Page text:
More Auto and Car Insurance Fraud Cases In Bad Economy

Photo: The faltering economy is to blame for a rise in auto insurance fraud cases nationwide, according to investigators who tell that never before have they seen car owners so desperate to get rid of their cars

Across the country, desperate Americans are lighting their own cars on fire when they can no longer afford the payments. Then they report the vehicles stolen and try to collect the insurance money.

So many cars are getting lit up in Las Vegas that the city's Police Auto Theft Unit patrols the roads for burned out cars.

"The driving factor right now is the economy. It really is," said Sgt. Will Hutchings of the LVPD Auto Theft Unit.

VIDEO: More Auto and Car Insurance Fraud Cases In Bad Economy

During this past year, on one stretch alone, police say they've found the charred hulks of at least 70 torched cars. Their police helicopter finds other abandoned vehicles hidden in crevices and on peaks in the middle of the desert. Police said since the drive to desolate sections of the desert is a one-way mission over harsh terrain, the bottoms of these vehicles are usually torn out before the burn even begins.

Some of these car arsons have been caught on tape. Police said the tapes demonstrate the immense danger of this crime.

"Take the hit on your credit or whatever, don't commit this crime. What you're risking in injury far outweighs anything you'll gain financially," said Lt. Robert Duvall, head of the LVPD Auto Theft Unit.

Police said a Nevada man, Raidel Vega, suffered secoond and third degree burns on his arm and hand when he burned his girlfriend's car when she wanted out of her car payments.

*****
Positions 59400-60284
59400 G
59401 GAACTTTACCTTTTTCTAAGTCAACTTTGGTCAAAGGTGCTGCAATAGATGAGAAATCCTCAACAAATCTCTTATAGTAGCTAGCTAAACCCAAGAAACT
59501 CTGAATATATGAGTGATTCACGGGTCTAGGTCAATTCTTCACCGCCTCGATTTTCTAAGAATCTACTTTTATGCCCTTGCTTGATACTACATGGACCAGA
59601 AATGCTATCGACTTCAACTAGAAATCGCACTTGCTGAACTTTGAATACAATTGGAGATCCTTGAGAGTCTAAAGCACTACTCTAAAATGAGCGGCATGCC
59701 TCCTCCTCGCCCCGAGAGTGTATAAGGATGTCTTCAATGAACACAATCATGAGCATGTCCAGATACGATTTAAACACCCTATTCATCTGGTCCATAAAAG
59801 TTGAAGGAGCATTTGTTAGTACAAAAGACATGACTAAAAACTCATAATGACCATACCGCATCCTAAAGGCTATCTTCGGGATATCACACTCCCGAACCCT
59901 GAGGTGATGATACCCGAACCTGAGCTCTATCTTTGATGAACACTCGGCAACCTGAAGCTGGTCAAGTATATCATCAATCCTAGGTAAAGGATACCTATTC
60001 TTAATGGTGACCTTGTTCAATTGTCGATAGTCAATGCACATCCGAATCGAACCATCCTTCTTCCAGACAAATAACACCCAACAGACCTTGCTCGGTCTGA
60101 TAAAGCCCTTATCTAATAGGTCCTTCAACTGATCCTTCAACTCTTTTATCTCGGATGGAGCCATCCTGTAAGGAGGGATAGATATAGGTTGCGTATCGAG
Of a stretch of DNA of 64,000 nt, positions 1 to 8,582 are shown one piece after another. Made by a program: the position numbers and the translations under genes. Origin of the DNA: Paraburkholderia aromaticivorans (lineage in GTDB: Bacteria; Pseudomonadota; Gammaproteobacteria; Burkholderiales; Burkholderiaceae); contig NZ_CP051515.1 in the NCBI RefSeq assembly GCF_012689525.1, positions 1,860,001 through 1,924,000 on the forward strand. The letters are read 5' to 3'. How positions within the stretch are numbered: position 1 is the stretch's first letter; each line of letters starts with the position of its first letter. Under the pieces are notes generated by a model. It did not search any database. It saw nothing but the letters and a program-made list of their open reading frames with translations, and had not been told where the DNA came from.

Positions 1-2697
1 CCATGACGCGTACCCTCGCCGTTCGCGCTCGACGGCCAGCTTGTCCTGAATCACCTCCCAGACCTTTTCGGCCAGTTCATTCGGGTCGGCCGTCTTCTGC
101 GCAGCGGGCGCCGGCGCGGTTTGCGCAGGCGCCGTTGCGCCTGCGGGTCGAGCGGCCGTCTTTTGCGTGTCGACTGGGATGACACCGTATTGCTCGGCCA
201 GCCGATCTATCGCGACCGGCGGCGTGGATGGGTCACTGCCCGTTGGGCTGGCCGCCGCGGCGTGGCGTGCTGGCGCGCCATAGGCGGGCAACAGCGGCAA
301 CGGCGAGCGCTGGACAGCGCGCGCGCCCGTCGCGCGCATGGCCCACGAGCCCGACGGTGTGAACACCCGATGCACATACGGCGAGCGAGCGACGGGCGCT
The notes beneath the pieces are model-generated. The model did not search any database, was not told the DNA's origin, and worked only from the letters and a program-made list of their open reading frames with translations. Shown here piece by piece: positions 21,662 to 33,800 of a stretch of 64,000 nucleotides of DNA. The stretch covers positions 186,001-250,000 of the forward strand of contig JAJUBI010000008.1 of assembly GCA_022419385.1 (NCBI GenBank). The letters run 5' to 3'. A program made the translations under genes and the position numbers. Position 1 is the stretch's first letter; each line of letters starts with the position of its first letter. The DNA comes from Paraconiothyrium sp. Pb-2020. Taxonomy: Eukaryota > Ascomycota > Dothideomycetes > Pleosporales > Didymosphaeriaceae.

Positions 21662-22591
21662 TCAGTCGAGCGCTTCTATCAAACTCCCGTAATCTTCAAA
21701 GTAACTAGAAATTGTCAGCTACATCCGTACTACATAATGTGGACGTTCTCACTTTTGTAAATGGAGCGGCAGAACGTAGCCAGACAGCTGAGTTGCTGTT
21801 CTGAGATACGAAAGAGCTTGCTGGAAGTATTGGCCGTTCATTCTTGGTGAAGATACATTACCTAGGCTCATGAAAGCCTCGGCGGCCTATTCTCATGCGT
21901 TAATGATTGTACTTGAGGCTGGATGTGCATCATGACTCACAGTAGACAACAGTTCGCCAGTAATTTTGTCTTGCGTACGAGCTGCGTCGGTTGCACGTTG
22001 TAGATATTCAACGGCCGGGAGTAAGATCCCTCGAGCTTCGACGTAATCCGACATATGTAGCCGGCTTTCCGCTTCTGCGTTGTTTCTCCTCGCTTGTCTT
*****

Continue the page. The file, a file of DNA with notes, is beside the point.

Vega was charged with seven felonies including arson and insurance fraud. He's currently in jail and back in court next month.

But it's not just Nevada that seeing the problem.

For Modesto, Calif., resident Dennis Bicek, car payments on his Infiniti G35 became such a burden that police allege he hired a man to steal and burn the vehicle to collect the insurance. Bicek claimed to police that his car had been stolen from a local golf course.

"The primary motive was for economic means," said Sgt. Brian Findlen, the public information officer at the Modesto Police Department. "This individual found that he could no longer afford the vehicle he had purchased and made the choice to commit a criminal act to ease the financial burden."

Bicek's car was eventually located nearby by firefighters who found the burned-out hulk. Bicek and the two men he allegedly hired to do the job face charges of arson and conspiracy to commit arson.

Messages left at Bicek's home by were not immediately returned.

According to James Quiggle, the spokesman for The Coalition Against Insurance Fraud, such cases have been on the rise since the economic recession began in December 2007.

"A growing number of stressed-out consumers around the U.S. are ditching unwanted vehicles to try and stop them from falling off a financial cliff in the recession," said Quiggle.

According to the Insurance Research Council, an organization that does research on behalf of the insurance industry, automobile insurance fraud added between $4.8 billion and $6.8 billion to auto claim payments in 2007, the most recent year data was compiled.

National statistics on the number of auto fraud cases that occur are not available, said Quiggle, who says that because each insurance company maintains their own statistics on fraudulent claims -- and because they each consider different acts to be fraudulent -- no "omnibus of data" exists.

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